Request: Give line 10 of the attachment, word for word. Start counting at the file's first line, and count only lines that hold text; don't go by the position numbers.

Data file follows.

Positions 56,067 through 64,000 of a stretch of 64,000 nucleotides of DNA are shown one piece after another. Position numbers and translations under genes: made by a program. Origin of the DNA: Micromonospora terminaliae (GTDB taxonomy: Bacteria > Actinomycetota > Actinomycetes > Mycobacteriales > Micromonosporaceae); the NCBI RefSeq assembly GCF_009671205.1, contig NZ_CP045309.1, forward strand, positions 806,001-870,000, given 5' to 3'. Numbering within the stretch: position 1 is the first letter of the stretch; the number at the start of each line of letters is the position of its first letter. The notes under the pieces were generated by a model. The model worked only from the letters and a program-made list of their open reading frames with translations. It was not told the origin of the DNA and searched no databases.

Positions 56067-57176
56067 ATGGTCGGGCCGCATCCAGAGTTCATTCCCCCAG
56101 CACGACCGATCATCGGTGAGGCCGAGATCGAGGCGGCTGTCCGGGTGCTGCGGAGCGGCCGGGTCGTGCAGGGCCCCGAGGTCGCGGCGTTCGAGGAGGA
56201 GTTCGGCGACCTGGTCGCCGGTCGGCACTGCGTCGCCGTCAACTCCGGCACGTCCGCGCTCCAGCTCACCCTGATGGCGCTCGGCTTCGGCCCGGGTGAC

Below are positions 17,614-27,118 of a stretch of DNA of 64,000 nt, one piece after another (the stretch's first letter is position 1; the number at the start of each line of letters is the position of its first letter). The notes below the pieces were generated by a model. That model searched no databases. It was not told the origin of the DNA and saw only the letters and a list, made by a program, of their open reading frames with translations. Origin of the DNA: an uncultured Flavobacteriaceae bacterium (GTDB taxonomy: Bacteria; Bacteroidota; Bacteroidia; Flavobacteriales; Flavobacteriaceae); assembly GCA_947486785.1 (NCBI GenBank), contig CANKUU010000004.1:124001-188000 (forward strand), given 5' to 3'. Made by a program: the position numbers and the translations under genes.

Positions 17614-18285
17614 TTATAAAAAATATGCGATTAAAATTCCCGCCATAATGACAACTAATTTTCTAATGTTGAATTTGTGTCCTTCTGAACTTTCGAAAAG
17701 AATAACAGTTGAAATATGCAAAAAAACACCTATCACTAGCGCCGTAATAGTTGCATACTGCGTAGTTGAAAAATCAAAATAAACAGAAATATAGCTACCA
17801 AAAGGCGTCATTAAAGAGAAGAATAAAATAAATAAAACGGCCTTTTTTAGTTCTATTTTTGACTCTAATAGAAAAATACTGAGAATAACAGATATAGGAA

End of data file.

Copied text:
17801 AAAGGCGTCATTAAAGAGAAGAATAAAATAAATAAAACGGCCTTTTTTAGTTCTATTTTTGACTCTAATAGAAAAATACTGAGAATAACAGATATAGGAA